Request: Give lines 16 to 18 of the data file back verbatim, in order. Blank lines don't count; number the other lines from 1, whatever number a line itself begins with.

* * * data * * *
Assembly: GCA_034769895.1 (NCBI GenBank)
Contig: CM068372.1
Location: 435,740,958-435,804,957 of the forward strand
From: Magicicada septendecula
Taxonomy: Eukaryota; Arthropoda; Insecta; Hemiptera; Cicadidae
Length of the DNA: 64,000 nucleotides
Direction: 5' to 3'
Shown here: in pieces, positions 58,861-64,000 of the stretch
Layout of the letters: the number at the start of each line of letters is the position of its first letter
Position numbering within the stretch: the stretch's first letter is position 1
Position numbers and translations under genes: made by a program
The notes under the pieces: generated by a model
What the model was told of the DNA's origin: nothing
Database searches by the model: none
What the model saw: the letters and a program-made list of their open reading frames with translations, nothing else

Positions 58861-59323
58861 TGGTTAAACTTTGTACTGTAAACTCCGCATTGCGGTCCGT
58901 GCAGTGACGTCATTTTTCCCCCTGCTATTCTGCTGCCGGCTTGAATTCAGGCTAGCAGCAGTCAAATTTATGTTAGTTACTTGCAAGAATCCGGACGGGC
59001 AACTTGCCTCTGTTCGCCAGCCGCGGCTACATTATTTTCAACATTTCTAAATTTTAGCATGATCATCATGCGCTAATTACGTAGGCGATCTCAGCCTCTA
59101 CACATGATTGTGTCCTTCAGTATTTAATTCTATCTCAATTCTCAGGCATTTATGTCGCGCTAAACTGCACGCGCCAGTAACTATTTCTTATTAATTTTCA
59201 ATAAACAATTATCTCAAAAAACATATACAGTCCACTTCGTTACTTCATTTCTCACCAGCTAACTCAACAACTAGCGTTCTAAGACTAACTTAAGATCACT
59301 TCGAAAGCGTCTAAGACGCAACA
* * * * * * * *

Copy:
Positions 58861-59323
58861 TGGTTAAACTTTGTACTGTAAACTCCGCATTGCGGTCCGT
58901 GCAGTGACGTCATTTTTCCCCCTGCTATTCTGCTGCCGGCTTGAATTCAGGCTAGCAGCAGTCAAATTTATGTTAGTTACTTGCAAGAATCCGGACGGGC